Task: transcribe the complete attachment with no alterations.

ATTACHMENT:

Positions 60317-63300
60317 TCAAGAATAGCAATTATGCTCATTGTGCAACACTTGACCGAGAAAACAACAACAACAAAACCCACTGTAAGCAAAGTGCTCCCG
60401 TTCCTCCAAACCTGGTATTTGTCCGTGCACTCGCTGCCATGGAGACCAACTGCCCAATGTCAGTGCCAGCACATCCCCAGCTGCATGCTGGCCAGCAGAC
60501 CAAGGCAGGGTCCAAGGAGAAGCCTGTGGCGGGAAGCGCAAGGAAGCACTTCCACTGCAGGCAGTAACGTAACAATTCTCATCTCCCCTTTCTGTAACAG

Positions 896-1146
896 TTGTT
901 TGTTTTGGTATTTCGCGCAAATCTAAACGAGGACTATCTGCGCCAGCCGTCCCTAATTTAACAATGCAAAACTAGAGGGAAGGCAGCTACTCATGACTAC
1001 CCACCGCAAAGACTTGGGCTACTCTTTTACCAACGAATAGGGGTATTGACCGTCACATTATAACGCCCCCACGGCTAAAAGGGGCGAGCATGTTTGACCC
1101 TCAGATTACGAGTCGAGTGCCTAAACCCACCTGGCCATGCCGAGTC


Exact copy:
Positions 60317-63300
60317 TCAAGAATAGCAATTATGCTCATTGTGCAACACTTGACCGAGAAAACAACAACAACAAAACCCACTGTAAGCAAAGTGCTCCCG
60401 TTCCTCCAAACCTGGTATTTGTCCGTGCACTCGCTGCCATGGAGACCAACTGCCCAATGTCAGTGCCAGCACATCCCCAGCTGCATGCTGGCCAGCAGAC
60501 CAAGGCAGGGTCCAAGGAGAAGCCTGTGGCGGGAAGCGCAAGGAAGCACTTCCACTGCAGGCAGTAACGTAACAATTCTCATCTCCCCTTTCTGTAACAG

Positions 896-1146
896 TTGTT
901 TGTTTTGGTATTTCGCGCAAATCTAAACGAGGACTATCTGCGCCAGCCGTCCCTAATTTAACAATGCAAAACTAGAGGGAAGGCAGCTACTCATGACTAC
1001 CCACCGCAAAGACTTGGGCTACTCTTTTACCAACGAATAGGGGTATTGACCGTCACATTATAACGCCCCCACGGCTAAAAGGGGCGAGCATGTTTGACCC
1101 TCAGATTACGAGTCGAGTGCCTAAACCCACCTGGCCATGCCGAGTC